ragged edge magazine online



Issue 2



photo of Roosevelt with cane

Why People Can't Talk About the Real FDR

By Cass Irvin


It's hard for people, even today, to hold in their minds the contradictory thought that a person is powerful and valuable to society and, at the same time, the person is "helpless" and dependent on others -- as some who were opposed to the new FDR statue think the wheelchair signifies.

The Statue--Separate still
President Roosevelt "could not be President unless he could walk; therefore, he would walk," writes historian Geoffrey Ward in his Roosevelt biography A First-Class Temperament. Ward writes that Roosevelt "knew that he would have to discover a way to seem to walk" to relieve the anxiety of his supporters. If he couldn't do it he had no future as the leader he wanted to be.

I believe Roosevelt thought, "If that's what it will take to convince you I'm capable, then I'll do it." He walked -- and he got the jobs he wanted: Governor of New York, President of the United States!

You couldn't be around Roosevelt for long before it became obvious that he still had a disability. People who wrote about meeting FDR mentioned it routinely. I was particularly affected by Katharine Hepburn's version: "I received an invitation to tea with President Roosevelt," she wrote in her autobiography, Me. "I was told that President Roosevelt would be in in a minute. He came in. I couldn't tell you for the life of me if he was or was not in wheelchair. I think that he was on crutches and had an aide with him -- who left the minute we were settled. No matter. There he was. That powerful and fascinating personality."


To me the bigger issue is about how he appeared to walk. No one talks about that. He walked with personal assistance. Or as Katharine Hepburn put it, "an aide." He had the resources -- the people -- to help him walk, and he became acceptable to society -- all because of personal assistance. Most disabled people do not have Roosevelt's resources, his number of personal assistants, so we are not accepted by society.

We have to convince the world that, when you have the proper resources, being disabled is not the worst-case scenario everyone thinks it is. I am not sure how to get this understanding across. FDR wasn't either, it seems; it forced the greatest leader of the 20th century into doing doing the disability equivalent of "passing" -- doing whatever it took to appear nondisabled.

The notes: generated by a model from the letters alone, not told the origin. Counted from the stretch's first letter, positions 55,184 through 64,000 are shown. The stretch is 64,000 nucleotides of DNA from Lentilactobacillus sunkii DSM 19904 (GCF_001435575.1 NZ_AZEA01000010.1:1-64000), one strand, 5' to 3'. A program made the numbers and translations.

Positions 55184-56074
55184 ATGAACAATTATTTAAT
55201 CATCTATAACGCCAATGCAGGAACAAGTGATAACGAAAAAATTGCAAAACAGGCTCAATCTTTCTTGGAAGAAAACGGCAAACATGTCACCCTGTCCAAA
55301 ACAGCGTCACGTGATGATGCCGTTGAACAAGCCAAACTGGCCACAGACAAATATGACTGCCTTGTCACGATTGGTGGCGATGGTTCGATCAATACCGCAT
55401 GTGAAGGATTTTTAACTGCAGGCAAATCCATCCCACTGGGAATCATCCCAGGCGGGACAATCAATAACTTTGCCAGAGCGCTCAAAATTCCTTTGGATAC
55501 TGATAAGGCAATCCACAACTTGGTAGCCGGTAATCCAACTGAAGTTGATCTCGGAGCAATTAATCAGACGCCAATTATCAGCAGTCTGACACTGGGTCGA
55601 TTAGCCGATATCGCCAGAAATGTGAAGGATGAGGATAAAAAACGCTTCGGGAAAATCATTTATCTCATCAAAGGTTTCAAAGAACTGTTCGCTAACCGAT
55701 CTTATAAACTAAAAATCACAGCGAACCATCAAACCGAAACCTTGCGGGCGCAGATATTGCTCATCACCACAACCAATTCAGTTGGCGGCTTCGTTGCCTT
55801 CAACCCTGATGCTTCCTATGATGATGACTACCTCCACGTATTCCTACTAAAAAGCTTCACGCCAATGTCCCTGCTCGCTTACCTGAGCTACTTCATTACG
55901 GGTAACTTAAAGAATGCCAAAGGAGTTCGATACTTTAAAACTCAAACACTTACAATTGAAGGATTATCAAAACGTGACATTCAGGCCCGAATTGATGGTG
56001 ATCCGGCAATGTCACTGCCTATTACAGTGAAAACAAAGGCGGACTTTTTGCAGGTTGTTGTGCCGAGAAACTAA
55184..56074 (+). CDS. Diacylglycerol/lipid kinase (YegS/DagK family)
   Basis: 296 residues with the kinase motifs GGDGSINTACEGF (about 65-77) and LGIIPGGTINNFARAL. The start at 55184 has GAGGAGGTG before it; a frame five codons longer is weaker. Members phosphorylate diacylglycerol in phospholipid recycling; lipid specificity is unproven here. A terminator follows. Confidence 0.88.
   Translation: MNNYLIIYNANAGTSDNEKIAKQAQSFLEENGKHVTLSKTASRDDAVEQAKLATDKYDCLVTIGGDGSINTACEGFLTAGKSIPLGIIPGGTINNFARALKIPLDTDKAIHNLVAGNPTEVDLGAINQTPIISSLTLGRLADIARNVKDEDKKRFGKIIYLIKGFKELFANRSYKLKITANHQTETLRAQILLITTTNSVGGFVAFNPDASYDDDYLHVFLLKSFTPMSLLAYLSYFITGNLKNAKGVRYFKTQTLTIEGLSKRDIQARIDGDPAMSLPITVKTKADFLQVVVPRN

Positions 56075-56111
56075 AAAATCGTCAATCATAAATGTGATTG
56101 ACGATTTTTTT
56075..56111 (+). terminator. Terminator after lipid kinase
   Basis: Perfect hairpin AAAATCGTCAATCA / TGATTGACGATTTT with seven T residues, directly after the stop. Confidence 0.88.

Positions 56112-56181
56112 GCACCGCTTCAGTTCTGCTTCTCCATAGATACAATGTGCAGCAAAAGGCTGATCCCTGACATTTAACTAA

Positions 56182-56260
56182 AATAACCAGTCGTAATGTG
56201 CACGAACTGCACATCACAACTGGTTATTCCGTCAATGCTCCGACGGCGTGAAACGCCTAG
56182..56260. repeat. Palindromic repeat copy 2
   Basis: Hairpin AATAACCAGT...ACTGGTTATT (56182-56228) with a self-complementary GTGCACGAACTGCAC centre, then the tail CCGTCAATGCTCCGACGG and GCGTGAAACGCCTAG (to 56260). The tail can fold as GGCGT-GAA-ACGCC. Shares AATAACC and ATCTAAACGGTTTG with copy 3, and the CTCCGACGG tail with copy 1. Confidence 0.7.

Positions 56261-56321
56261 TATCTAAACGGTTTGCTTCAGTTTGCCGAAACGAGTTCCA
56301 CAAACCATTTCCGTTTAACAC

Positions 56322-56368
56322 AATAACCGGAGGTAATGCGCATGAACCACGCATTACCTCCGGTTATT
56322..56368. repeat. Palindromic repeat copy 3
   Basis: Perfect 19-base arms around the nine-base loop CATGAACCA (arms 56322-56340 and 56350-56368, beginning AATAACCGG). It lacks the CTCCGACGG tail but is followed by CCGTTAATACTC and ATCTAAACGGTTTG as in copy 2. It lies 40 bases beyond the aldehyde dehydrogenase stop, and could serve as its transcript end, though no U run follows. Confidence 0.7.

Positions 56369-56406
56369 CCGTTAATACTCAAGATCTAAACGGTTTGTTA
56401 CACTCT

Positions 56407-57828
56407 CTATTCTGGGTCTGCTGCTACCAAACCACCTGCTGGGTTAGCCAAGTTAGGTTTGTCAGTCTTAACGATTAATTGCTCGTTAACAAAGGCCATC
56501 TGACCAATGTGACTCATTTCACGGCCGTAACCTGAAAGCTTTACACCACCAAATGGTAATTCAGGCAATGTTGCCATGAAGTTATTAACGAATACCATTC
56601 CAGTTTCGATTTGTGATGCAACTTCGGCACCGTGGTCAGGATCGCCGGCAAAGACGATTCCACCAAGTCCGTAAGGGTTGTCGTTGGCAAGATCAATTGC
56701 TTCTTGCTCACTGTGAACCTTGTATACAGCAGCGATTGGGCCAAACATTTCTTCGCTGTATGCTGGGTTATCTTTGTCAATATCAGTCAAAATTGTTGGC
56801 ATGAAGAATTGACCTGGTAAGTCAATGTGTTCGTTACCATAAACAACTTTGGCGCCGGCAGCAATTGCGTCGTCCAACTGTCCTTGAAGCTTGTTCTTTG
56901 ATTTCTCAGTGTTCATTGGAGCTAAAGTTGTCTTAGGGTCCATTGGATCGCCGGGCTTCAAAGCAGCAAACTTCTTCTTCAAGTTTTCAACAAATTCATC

To society, we people with disabilities are not acceptable as we are. To be acceptable, we must get well, be cured, be "whole" again, become normal. Society makes too much of cure. It says disabled people are not OK as we are. And many of us believe that.

But FDR didn't believe that. He knew he was capable before polio, and he was no different after polio: he just couldn't walk.

I believe that for Roosevelt "cure" meant "a solution to a problem." The problem, as he perceived it, was being seen as a "cripple," that is, unable to walk. He knew that in society's eyes this branded him as incapable. It was to get rid of that stigma of being seen as incapable that Roosevelt appeared to walk. To be "cured," for Roosevelt, meant being on his feet.

To accomplish this he used leg braces and the help of his strong sons, and he developed a "walking" technique that gave the appearance of walking. And people believed that he walked. For Roosevelt, that was all that mattered. That was the cure; it solved his problem. He called himself a "cured cripple" -- and people accepted him at his word.

Faux walking is "passing" -- and passing is not good. That's why some people don't believe Roosevelt should be seen as a disability hero. Disability historian Paul Longmore has said that Roosevelt, in effect, "struck a bargain with society: He hid his disability so it did not discomfort or cause problems, and society, in return, said "We'll accept you."

By agreeing to that "bargain," by not making his disability a problem for others, Roosevelt helped create a mystique of disability that we have a hard time overcoming even today.

Cass Irvin is Director of Access to the Arts, Inc. She is currently working on a memoir.

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